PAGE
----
Does Laser Rot Always Get Worse Over Time?

Discussion in 'Archived Threads 2001-2004' started by Kelly W, Aug 8, 2002.

  1. Kelly W

    Kelly W Second Unit

    Joined:
    May 23, 2000
    Messages:
    251
    Likes Received:
    0
    Okay, I've read all the posts I could find about laser rot, but I still have a question.

    I just bought my first laserdisc player (thanks to Star Wars, of course) and I found a copy of Yellowbeard (not on DVD) at a local used bookstore. When I play the disc, I see a bunch of horizontally-traveling colored snowy dots on the screen and the sound gets a little distorted every once in a while. Based on what I've read, I believe this is laser rot. (But correct me if I'm wrong.)

    My question is this: Will this disc gradually get worse?

    Right now, it is "watchable" and since there is no DVD of the movie in sight, I am inclined to keep it. However, if in 6 months, this disc will be deteriorated further, I think I should maybe get my money back.

    As I said, I am very new to this laserdisc stuff and I was hoping someone with more experience could lend me some advice.

    Thanks!!!

    -Kelly
     
  2. Aaron Reynolds

    Aaron Reynolds Screenwriter

    Joined:
    Feb 6, 2001
    Messages:
    1,715
    Likes Received:
    1
    Location:
    Ottawa, Ontario, Canada
    Real Name:
    Aaron Reynolds
    The few discs I've had rot (Contact, Butch Cassidy & the Sundance Kid, MCA's original Brazil and Mary Shelly's Frankenstein, and Batman Returns...pretty good, that's 5 out of 300) all seemed to get to a certain point and not get any worse. And actually, since I picked up a Pioneer D504, Butch Cassidy and Contact don't show their rot at all anymore, and Batman Returns is quite watchable. (Frankenstein was rotted when I bought it, so I returned it for another copy which has not rotted, and that Brazil disc is brutally bad.) The player really makes a difference in watching bad discs.

    How old is that disc of Yellowbeard? Chances are it won't get any worse.
     
  3. Randy Korstick

    Randy Korstick Producer

    Joined:
    Feb 24, 2000
    Messages:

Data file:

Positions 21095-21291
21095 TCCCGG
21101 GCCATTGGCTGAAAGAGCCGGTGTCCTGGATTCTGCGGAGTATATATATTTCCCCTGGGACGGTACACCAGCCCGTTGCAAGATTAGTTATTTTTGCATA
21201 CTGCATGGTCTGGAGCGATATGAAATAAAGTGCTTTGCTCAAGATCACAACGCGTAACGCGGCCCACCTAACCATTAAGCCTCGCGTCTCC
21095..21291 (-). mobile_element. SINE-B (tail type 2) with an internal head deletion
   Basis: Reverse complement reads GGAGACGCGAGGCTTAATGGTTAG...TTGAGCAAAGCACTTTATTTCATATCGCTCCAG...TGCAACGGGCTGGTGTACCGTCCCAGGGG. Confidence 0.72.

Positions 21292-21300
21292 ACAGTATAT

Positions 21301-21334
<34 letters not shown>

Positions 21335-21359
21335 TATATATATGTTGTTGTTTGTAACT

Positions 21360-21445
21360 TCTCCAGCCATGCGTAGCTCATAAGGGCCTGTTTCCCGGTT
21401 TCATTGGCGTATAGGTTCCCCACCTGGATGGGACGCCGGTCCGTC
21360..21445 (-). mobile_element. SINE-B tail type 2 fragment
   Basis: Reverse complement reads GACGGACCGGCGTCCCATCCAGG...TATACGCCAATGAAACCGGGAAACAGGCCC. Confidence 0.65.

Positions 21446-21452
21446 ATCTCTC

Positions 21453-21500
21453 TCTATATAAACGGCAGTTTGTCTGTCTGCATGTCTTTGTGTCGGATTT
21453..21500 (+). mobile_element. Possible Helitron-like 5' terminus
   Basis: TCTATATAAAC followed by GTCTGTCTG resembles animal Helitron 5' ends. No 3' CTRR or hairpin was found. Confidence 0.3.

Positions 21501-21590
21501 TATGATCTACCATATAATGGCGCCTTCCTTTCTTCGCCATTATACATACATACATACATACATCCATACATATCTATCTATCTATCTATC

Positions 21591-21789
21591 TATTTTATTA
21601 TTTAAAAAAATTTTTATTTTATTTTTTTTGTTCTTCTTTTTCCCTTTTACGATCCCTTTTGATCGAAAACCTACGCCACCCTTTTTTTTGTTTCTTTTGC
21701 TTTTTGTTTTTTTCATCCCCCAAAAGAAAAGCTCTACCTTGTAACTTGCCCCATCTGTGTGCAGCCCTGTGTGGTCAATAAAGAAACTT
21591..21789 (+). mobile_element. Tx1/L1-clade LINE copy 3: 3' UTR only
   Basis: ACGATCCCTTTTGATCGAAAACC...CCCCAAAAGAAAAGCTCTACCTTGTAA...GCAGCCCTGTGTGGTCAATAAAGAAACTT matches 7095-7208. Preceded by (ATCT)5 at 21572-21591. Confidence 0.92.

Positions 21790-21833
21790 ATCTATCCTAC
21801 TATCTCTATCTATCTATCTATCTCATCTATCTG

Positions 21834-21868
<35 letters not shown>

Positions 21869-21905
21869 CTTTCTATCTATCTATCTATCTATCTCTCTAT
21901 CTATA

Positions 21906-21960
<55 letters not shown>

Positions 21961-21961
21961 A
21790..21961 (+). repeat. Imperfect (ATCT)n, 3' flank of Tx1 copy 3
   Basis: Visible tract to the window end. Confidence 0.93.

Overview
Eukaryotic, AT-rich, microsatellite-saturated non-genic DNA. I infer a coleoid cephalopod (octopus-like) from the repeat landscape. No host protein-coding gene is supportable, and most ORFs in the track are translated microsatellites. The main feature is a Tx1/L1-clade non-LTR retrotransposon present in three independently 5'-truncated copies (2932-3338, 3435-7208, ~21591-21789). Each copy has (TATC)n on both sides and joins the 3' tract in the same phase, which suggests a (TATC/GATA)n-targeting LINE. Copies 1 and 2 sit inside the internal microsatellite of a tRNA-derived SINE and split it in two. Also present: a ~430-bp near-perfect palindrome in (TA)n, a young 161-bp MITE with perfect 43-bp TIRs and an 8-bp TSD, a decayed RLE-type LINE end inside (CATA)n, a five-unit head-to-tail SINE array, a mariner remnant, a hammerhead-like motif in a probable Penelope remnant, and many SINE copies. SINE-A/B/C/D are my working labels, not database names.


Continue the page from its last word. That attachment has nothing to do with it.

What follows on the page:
3,649
    Likes Received:
    1,346
    Kelly
    Yes what you are experiencing is Laser Rot. It can get worse over time but not always. I guess it depends on how much you paid and how much you want the movie as to whether you should take it back or not.
     
  4. Larry Bevil

    Larry Bevil Second Unit

    Joined:
    Jun 18, 1999
    Messages:
    284
    Likes Received:
    0
    Back in the good ol' days of laserdisc, I had maybe 30 - 40 discs that had laser rot. The degree of video and audio distortion varied from disc to disc. I had some that had a pretty low-level of speckling and associated audio noise and never got any worse. They were still watchable, but somewhat annoying. And then I had some discs that started "rotting" slowly and then progressed to the point they were totally unwatchable. In the early days of laserdisc, Pioneer set it up that they would exchange the defective discs for free. Although, sometimes, you were not able to exchange for the same title. Now, of course, that arrangement is no longer available. I still have over 1200 laserdiscs and most are noise free, for the most part. I haven't run up on a rotted disc in a long time. Many laserdiscs, however, seem to have more pixelation or video noise than dvd's. Sometimes this is mistaken for "rot". Chances are, as said in the previous post, your laserdisc will probably not get any worse - provided it is stored correctly.
     
  5. Kelly W

    Kelly W Second Unit

    Joined:
    May 23, 2000
    Messages:
    251
    Likes Received:
    0
    Thanks for the help, guys.

    I just checked the Yellowbeard LD and the packaging copyright date is 1983. I guess it is safe to assume that it won't get any worse.

     
  6. Aaron Reynolds

    Aaron Reynolds Screenwriter

    Joined:
    Feb 6, 2001
    Messages:
    1,715
    Likes Received:
    1
    Location:
    Ottawa, Ontario, Canada
    Real Name:
    Aaron Reynolds
    Humidity is bad for LaserDiscs. Stacking lots of them horizontally on top of each other is also bad.

    Then all your common sense stuff, too, like direct sunlight, fire, acid, chocolate, etc.
     
  7. David Susilo

    David Susilo Screenwriter

    Joined:
    May 8, 1999
    Messages:
    1,197
    Likes Received:
    0
    But on the laser disc jackets and player manual they strongly suggest to stack the disc flat instead of storing them sideways.
     
  8. Steven_J_H

    Steven_J_H Stunt Coordinator

    Joined:
    Mar 30, 2002
    Messages:
    164
    Likes Received:
    0
    Real Name:
    Steven
    I've stored mine vertically and in a cool location and only lost 1 out of 400+. [​IMG]
     
  9. Jesse Skeen

    Jesse Skeen Producer

    Joined:
    Apr 24, 1999
    Messages:
    4,322
    Likes Received:
    226
    As it says on the cover:
     
  10. Larry Bevil

    Larry Bevil Second Unit

    Joined:
    Jun 18, 1999
    Messages:
    284
    Likes Received:
    0
    I always stack my laserdiscs vertically and in a relatively cool, dry environment. It has always been my understanding that storing them flat/horizontally will cause them to warp.
     

Share This Page